FEB 05, 2024 2:09 PM PST

Irregular heartbeats caused by medically prescribed cannabis: let's weed out the data

WRITTEN BY: Greta Anne

A recent nationwide cohort study aimed to investigate the potential association between the use of medical cannabis and the risk of new-onset irregular heartbeats (arrhythmia) in patients suffering from chronic pain. The study published in the European Heart Journal focused on understanding the cardiovascular implications of medical cannabis use within this specific patient population. With the rising concern of over-prescription of opioids, prescribers and pharmacists are eager to discover other medications that can adequately and safely treat pain.

The cohort comprised 1.88 million patients with chronic pain, showcasing a diverse range of pain diagnoses, including musculoskeletal (46%), cancer-related (11%), neurological (13%), and unspecified (30%) conditions. The breakdown of medical cannabis agents revealed that 24% were given cannabidiol (CBD), 29% a combination of CBD and tetrahydrocannabinol (THC), and 47% THC alone. Patients initiating medical cannabis treatment were more likely to be concomitantly treated with other pain medications, emphasizing the importance of understanding potential interactions and side effects.

The use of medical cannabis was associated with a standardized 180-day absolute risk of new-onset arrhythmia of 0.8%, compared to 0.4% among matched control patients. The risk ratio, a measure of association, was calculated at 2.07 (95% CI 1.34–2.80), indicating a more than twofold increase in the risk of arrhythmia among those exposed to medical cannabis.

The study conducted subgroup analyses to explore variations in the association based on different patient characteristics. The highest standardized 180-day absolute risk differences were observed in patients with cancer and those with cardiometabolic diseases. These findings underscored the importance of considering specific patient groups that might be more susceptible to the cardiovascular side effects of medical cannabis.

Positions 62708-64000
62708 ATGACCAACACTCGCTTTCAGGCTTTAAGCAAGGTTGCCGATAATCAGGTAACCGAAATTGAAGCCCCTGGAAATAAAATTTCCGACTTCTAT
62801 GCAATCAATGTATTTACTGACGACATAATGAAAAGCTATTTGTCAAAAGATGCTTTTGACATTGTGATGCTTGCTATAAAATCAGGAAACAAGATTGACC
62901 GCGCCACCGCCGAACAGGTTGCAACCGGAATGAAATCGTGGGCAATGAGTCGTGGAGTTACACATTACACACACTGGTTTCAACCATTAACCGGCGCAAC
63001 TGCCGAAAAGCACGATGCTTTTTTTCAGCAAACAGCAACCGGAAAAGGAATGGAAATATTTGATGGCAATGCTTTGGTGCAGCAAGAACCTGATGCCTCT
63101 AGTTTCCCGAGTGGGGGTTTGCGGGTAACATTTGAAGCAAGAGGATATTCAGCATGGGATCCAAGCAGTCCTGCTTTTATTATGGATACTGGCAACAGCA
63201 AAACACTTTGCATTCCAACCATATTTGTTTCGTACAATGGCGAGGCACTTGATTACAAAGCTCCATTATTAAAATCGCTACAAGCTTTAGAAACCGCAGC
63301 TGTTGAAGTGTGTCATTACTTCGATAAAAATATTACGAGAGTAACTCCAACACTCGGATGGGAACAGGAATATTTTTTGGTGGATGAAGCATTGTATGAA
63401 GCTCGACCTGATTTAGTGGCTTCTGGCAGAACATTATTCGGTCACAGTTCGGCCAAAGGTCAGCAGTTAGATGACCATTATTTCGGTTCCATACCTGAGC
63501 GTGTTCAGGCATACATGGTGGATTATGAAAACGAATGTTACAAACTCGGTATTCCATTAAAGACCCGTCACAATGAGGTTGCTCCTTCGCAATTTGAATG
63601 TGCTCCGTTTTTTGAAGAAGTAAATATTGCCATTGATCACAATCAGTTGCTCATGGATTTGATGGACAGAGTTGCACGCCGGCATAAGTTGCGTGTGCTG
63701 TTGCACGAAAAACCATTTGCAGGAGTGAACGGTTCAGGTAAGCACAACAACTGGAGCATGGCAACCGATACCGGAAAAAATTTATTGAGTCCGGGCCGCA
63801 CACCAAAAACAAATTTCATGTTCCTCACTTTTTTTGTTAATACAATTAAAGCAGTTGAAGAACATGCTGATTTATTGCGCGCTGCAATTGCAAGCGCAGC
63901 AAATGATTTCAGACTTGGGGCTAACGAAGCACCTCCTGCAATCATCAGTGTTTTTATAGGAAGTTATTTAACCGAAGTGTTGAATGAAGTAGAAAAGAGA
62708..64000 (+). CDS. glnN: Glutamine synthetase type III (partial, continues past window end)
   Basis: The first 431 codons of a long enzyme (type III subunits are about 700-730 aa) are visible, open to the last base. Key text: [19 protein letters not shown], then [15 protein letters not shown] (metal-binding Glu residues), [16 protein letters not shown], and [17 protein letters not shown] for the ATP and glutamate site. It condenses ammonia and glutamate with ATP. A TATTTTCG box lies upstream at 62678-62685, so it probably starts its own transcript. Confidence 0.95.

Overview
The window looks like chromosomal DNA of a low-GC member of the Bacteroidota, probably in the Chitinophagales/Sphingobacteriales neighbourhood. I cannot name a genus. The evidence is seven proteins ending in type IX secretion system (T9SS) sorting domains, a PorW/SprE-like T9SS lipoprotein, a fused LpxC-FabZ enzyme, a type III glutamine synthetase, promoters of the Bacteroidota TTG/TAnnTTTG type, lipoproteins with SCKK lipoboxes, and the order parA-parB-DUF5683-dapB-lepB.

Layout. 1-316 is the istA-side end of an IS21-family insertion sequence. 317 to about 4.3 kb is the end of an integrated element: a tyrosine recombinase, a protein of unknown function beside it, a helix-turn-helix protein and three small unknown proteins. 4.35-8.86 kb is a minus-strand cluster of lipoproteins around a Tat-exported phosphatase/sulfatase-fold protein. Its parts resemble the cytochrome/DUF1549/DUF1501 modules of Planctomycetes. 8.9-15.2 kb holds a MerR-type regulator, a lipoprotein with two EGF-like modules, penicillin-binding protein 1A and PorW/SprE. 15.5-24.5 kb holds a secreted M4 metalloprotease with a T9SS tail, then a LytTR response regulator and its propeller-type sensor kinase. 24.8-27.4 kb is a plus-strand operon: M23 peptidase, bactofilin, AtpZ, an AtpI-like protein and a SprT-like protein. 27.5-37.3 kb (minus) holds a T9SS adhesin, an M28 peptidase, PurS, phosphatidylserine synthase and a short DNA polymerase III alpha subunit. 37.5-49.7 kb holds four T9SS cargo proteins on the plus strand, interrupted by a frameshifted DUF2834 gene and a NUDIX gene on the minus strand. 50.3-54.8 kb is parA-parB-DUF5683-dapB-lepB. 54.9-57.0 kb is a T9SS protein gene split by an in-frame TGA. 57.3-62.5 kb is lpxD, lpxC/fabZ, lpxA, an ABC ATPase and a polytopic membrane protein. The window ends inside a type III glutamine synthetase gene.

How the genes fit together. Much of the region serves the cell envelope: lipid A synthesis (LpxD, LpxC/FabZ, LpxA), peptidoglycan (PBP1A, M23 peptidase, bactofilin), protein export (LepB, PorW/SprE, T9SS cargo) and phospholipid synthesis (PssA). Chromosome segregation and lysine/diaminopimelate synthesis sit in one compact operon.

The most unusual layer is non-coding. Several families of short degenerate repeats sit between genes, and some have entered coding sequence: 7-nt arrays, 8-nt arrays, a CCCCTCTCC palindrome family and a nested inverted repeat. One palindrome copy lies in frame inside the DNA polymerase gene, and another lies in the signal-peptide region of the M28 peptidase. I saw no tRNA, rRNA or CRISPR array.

The study concluded that the use of medical cannabis in patients with chronic pain was associated with an elevated 180-day risk of new-onset arrhythmia. The relative risk increase, particularly driven by atrial fibrillation/flutter, raises concerns, especially considering the growing acceptance and availability of medical cannabis as a pain treatment.

The findings emphasize the need for continued research, including randomized studies, to validate these observations and inform physicians prescribing medical cannabis, especially in light of the rising demand for alternative pain treatments.

Sources: European Heart Journal

About the Author
Bachelor's (BA/BS/Other)
Greta is currently a writer at Labroots and a 3rd year Doctor of Pharmacy student, with a Bachelor of Science degree in Physiology and Neurobiology. Innovation is her passion, especially when it comes to pharma, entrepreneurship, science, and art. She is hoping to pursue a career in pharma while also fostering her creative initiatives.
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